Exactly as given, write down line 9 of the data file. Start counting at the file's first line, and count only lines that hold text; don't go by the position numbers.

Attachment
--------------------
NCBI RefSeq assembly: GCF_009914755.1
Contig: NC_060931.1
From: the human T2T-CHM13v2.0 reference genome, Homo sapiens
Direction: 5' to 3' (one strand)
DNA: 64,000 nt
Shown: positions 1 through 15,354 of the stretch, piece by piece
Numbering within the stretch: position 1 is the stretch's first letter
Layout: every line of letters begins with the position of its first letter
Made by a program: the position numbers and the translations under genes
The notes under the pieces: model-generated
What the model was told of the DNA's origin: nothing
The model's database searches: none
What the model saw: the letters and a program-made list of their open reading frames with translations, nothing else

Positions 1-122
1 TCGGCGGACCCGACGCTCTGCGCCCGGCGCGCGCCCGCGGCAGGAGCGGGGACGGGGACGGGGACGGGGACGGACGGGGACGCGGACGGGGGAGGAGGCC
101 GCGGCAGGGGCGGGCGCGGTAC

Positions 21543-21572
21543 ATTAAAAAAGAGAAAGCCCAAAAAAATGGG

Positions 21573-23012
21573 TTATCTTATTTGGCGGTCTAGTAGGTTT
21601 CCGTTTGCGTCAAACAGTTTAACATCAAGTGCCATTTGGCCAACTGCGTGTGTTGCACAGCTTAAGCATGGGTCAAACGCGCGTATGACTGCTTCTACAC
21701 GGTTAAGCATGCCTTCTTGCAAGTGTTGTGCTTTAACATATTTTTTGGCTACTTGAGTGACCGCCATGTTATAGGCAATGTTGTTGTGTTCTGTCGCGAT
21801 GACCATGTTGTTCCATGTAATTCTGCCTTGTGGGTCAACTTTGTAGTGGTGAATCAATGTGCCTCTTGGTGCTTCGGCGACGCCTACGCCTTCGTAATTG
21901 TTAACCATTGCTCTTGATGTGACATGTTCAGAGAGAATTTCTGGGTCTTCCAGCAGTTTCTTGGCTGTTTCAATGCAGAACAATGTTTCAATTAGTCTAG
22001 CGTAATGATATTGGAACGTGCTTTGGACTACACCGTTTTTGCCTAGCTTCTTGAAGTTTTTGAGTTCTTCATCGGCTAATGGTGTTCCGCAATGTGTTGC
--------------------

Made by a program: the position numbers and the translations under genes